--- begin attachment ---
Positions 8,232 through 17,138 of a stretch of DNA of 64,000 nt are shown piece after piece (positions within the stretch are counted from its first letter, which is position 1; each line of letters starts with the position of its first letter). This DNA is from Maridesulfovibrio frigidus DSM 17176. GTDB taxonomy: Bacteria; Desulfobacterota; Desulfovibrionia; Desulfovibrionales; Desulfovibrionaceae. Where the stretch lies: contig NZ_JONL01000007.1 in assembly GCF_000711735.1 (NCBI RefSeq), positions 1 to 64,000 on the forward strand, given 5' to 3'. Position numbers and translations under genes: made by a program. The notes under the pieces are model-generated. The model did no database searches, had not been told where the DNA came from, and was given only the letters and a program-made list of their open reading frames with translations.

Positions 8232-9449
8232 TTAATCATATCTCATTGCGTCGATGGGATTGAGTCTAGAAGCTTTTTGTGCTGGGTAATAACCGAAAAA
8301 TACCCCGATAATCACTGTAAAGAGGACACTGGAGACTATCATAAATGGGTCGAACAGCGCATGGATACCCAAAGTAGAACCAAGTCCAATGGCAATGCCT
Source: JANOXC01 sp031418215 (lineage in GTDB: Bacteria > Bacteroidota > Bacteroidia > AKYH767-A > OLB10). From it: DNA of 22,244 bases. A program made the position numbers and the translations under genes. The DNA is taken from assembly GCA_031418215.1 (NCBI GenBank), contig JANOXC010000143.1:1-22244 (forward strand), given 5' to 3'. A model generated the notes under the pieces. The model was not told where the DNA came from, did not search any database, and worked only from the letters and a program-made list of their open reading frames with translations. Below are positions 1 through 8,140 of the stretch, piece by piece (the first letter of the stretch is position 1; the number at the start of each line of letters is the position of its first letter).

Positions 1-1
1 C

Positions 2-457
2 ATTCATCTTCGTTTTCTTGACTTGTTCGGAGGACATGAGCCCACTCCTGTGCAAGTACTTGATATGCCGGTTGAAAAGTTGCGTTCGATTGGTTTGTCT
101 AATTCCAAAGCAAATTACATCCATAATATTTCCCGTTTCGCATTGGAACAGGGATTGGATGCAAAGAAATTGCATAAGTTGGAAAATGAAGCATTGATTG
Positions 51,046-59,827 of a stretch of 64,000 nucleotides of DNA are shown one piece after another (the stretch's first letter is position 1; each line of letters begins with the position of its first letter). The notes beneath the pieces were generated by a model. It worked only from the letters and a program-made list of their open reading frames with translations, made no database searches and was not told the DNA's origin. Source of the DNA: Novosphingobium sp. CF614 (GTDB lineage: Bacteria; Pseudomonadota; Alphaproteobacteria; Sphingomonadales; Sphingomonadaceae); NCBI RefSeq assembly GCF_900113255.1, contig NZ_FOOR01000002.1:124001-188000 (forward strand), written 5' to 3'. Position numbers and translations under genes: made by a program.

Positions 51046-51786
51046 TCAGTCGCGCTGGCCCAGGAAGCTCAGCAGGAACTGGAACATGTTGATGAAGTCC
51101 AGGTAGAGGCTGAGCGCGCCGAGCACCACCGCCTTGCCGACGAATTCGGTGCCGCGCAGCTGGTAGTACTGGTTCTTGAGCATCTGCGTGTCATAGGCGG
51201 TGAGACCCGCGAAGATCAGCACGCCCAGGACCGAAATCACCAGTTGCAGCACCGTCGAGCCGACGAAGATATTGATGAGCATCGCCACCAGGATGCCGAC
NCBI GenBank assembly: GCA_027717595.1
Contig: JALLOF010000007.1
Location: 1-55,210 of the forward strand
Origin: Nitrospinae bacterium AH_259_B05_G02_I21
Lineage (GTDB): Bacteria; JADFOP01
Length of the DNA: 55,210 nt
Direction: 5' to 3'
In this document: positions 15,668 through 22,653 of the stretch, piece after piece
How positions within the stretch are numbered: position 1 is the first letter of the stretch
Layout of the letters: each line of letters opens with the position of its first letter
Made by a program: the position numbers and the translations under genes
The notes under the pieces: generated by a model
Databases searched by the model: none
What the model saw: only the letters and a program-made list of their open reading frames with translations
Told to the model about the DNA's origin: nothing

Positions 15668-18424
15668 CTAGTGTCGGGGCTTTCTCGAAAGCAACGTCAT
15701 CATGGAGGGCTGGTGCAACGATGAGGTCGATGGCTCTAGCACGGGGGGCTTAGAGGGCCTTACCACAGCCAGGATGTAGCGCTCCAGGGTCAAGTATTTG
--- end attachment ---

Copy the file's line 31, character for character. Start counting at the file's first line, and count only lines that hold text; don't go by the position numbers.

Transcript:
Positions 15668-18424